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Prompt #53, It’s Post Your Poems Day!

May 11, 2011

Directed cento poem

We Write Poems:  
What writer or poet did you choose as the source for your cento poem this week? Did you find the “gathering” an interesting process in itself? We hope you had a poet whose writing offers you a sense of personal internal well-being. That was our special “direction” for your source lines as you recall. How then was the re-assembly into a new poem for you? Did the character, the quality, of the new poem reflect something of the source or did you go off into another direction. Please now share your cento poen result with us. And also please remember to credit the poet (and poems) used in this process.

Don’t have a poem yet? Perhaps read a few done by others here, be inspired. There’s still plenty of time to discover a poem for yourself!

Leave the links to your poems in the comments of this post, then go visit your fellow writers’ sites and read their work. Remember to leave only positive comments in the spirit of sharing and not critiquing. We look forward to reading your poems!

Please remember to include a link with your blog poem post that links right back to here, this “Post Your Poems Day”, so that others reading your poem can also share in this community poem experience – maybe even someone new to We Write Poems!

If you are new to WWP, please be welcome to look around and read. The full prompt description you can find under “Recent Posts” on the top right of our page.

  1. May 11, 2011 2:45 am

    This was an interesting challenge! Here’s mine:

    • May 11, 2011 10:19 pm

      Mary, I couldn’tget my comment to stick on your blog. We KNOW how difficult it is to write a coherent poem using someone else’s lines, but you have made it look easy, and given us a delightful experience into the bargain.

    • May 12, 2011 7:28 pm

      Hey Pamela,
      Went to you site but it said the Blogger was down. I do not know Charles Bukowsk. I do like what you have done with his poetry. There is a flow that seems natural in the way you have laid the lines to compose your Cento. Great work!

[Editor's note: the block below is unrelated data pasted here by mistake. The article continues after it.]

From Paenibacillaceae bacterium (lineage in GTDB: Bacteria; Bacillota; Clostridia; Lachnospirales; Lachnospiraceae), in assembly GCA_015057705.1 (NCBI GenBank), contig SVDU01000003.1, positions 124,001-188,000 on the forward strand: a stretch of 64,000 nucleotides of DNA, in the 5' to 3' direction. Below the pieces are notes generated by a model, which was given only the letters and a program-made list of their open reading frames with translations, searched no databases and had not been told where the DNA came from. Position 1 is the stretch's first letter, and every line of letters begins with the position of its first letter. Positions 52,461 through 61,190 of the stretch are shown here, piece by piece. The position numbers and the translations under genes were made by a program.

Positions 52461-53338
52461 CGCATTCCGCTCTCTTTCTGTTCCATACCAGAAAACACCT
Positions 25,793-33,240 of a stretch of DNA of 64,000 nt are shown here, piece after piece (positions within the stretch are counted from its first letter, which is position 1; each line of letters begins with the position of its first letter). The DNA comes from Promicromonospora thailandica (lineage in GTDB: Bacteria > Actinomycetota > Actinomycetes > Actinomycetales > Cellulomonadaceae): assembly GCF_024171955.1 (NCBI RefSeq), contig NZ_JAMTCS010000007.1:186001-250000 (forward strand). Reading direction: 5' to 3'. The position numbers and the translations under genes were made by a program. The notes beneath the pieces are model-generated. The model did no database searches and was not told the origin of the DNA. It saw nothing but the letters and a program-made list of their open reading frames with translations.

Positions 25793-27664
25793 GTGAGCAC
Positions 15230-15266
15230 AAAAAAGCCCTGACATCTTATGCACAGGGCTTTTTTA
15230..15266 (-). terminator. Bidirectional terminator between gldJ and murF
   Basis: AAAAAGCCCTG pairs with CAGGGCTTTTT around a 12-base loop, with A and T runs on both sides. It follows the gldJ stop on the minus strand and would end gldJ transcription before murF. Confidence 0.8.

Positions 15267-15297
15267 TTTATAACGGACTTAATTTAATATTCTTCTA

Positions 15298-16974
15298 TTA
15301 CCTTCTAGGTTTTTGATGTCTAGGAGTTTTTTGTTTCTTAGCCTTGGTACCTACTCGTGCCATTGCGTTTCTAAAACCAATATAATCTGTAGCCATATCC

2. Irene permalink*
    May 11, 2011 4:05 am

    A cento poem is like thievery with attribution but the result is kind of amazing.


  3. May 11, 2011 4:07 am

    I’m with Irene, amazing theft,


    • May 11, 2011 10:34 am

      MR. WALKER, PAY HEED. Your brilliance reinterpreted, and with gusto. See what an inspiration you are, Richard? Nice job, Elizabeth! Amy

      • May 11, 2011 10:32 pm

        Amy, I’m paying careful attention, even if it’s a little late.


    • May 11, 2011 10:31 pm

      Elizabeth, you can “steal” from me anytime you like. It’s not really stealing if it’s offered freely, is it?


  4. May 11, 2011 4:07 am

    My thanks to Mary Oliver.

    apples and bears

  5. May 11, 2011 4:36 am

    From M. L. Smoker, a Montana poet.

    • May 11, 2011 10:57 pm

      Commenting on your site proved impossible, but these “confused bloodcells” wanted to thank you for the delightful introduction to ML smoker’s poems.

    • May 17, 2011 1:19 am

      (ditto comment post) But thanks much. Yes yes, interesting evocative poet you’ve introduced and your cento was very well done indeed. Thank you Brenda.

    • Irene permalink*
      May 17, 2011 4:26 pm

      Her lines are subtle like smoke.

      I like the imagery in “my cries combust into purple flames
      swallowed by glaciers the size of ten thousand buffalo”..